Drug cartel

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A drug cartel is any criminal organization developed with the primary purpose of promoting and controlling drug trafficking operations. They range from loosely managed agreements among various drug traffickers to formalized commercial enterprises. The term was applied[when?] when the largest trafficking organizations reached an agreement to coordinate the production and distribution of cocaine. Since that agreement was broken up,[vague][when?] drug cartels are no longer[when?] actually cartels, but the term stuck and it is now[when?] popularly used to refer to any criminal narcotics related organization, such as those in Afghanistan, Argentina, Bolivia, Brazil, Burma, China, Colombia, Dominican Republic, El Salvador, France, Guatemala, Haiti, Honduras, Israel, Italy, Jamaica, Japan, Laos, Mexico, the Netherlands, Pakistan, Paraguay, Peru, Puerto Rico, Russia, South Korea, Thailand, Trinidad and Tobago, the United Kingdom, and the United States.

The basic structure of a drug cartel is as follows:

  • Falcons (Spanish: Halcones): Considered the "eyes and ears" of the streets, the "falcons" are the lowest rank in any drug cartel. They are responsible for supervising and reporting the activities of the police, the military, and rival groups.[1]
  • Hitmen (Spanish: Sicarios): The armed group within the drug cartel, responsible for carrying out assassinations, kidnappings, thefts, extortions, operating protection rackets, and defending their plaza (turf) from rival groups and the military.[2][3]
  • Lieutenants (Spanish: Lugartenientes): The second highest position in the drug cartel organization, responsible for supervising the hitmen and falcons within their own territory. They are allowed to carry out low-profile executions without permission from their bosses.[4]
  • Drug lords (Spanish: Capos): The highest position in any drug cartel, responsible for supervising the entire drug industry, appointing territorial leaders, making alliances, and planning high-profile executions.[5]

It is worth noting that there are other operating groups within the drug cartels. For example, the drug producers and suppliers,[6] although not considered in the basic structure, are critical operators of any drug cartel, along with the financiers and money launderers.[7][8][9] In addition, the arms suppliers operate in a completely different circle,[10] and are technically not considered part of the cartel’s logistics.





Golden Triangle[edit]











  • Basilischi Mafia[14]
  • Remo Lecce Libera,[17]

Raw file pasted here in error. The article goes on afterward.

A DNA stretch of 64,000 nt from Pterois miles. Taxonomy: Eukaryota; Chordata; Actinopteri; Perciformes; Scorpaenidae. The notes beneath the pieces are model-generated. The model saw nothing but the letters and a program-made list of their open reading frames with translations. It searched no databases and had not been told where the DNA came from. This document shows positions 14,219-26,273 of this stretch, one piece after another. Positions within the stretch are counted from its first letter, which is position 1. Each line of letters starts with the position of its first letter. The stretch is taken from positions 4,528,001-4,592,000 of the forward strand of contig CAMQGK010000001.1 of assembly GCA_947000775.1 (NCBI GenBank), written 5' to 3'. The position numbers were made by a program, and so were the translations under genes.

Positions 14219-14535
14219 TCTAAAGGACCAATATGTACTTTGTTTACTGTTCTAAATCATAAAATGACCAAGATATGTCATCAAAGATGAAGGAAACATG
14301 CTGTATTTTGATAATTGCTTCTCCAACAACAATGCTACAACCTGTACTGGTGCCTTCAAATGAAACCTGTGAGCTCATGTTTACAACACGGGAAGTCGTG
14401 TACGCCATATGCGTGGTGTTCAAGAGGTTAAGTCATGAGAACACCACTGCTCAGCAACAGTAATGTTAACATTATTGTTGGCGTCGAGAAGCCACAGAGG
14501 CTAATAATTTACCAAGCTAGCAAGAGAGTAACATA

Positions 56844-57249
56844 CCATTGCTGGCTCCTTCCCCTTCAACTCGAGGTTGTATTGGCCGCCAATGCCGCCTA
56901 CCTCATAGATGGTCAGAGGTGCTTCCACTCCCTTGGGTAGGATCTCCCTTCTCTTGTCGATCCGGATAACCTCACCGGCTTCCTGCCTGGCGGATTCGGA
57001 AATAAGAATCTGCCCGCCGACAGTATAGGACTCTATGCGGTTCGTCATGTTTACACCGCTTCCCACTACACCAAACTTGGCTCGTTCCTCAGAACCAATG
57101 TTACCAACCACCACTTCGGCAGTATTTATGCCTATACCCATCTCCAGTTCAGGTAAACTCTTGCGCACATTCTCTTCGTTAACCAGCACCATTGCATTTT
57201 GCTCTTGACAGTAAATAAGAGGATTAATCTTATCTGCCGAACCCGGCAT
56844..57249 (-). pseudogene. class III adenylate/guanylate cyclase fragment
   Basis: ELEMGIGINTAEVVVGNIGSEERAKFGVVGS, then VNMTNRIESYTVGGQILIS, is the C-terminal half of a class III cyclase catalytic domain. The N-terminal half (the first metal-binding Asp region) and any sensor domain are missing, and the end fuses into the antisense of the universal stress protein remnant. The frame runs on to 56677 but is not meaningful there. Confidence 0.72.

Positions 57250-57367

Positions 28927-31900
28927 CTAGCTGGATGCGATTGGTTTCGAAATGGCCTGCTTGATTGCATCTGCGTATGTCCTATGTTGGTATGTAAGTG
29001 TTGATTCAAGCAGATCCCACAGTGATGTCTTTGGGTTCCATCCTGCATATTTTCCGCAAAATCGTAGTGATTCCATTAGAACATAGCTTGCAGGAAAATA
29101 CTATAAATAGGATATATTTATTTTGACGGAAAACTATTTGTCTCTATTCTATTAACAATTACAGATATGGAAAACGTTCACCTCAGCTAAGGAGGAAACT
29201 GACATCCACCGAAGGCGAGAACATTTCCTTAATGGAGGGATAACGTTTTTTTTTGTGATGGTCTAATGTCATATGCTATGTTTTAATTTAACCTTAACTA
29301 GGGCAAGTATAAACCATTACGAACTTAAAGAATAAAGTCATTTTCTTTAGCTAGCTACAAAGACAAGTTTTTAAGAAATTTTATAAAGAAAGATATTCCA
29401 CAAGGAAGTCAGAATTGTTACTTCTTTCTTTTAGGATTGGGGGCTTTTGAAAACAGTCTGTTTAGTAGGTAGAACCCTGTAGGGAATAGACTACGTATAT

• Rosa dei Venti[18]


United Kingdom[edit]

Other organized crime groups based in Europe[edit]

Middle East[edit]


North America[edit]


The Mérida Initiative, a U.S. Counter-Narcotics Assistance to Mexico

Mexican cartels (also known in Mexico as: La Mafia (the mafia or the mob), La Maña (the skill / the bad manners),[21] Narcotraficantes (Narco-Traffickers), or simply as Narcos) is a generic term that usually refers to several, usually rival, criminal organizations involved in the Mexican Drug War:[22]

Beltrán-Leyva Cartel[edit]

(Formerly part of the Sinaloa Cartel federation, later independent) (Disbanded)

  • Cártel del Centro[23] (cell of the Beltran-Leyva Cartel in Mexico City) (Disbanded)
  • Cártel Independiente de Acapulco[24] (Splinter from the Beltran-Leyva Cartel)
  • El Comando Del Diablo (gang)[25] (Hitman squad of la Baredora)[26] (Disbanded)
  • La Barredora (gang)[27]
  • La Mano Con Ojos (gang)[28] (small cell of Beltran-Leyva members in the State of Mexico) (Disbanded)
  • La Nueva Administración[29] (Splintered from the Beltran-Leyva Cartel) (Disbanded)
  • La Oficina (gang)[30] (cell of the Beltran-Leyva Cartel in Aguascalientes) (Disbanded)
  • Los Negros (Beltran-Leyva enforcement squad) (Disbanded)
  • South Pacific Cartel (branch of the Beltran Leyva Cartel in Morelos)[31][32][33]

Gulf Cartel[edit]

Juárez Cartel[edit]

Several other are lesser-known small-criminal organizations:

Milenio Cartel[edit]

(First loyal to the Sinaloa Cartel federation, later independent) (Disbanded)

Sinaloa Cartel[edit]

Tijuana Cartel[edit]

  • Oaxaca Cartel (Was a branch of the Disbanded Tijuana Cartel, its regional leader was captured in 2007)

Anti-crime organizations[edit]

Other organizations involved (or have been involved) in the drug trade in Mexico. It is worth mentioning, however, that this does not necessarily apply to the whole institutions mentioned below, just a selected few within it:

United States[edit]

Map of violent crime per 100,000 people in the USA by state in 2004

The United States of America is the world's largest consumer of cocaine[64] and other illegal drugs.[65][66][67][68] This is a list of American criminal organizations involved in illegal drug traffic, drug trade and other related crimes in the United States:

Anti-crime organizations[edit]

Other American organizations involved (or that have been involved) in drug trade or traffic. It is worth mentioning, however, that this does not apply for the whole of the institutions mentioned below, just a selected few within them:

Central America[edit]

South America[edit]


Brazilian cartels such as:


Until 2011 Colombia remained the world's largest cocaine producer,[75] however with a strong anti-narcotic strategy in 2012 the country achieved a great decrease in cocaine production and fell to the third position, behind Peru and Bolivia.[76]

The current main actors in the drug trade are:

Historical actors in the drug trade were:

Other parts of the world[edit]


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Further reading[edit]

External links[edit]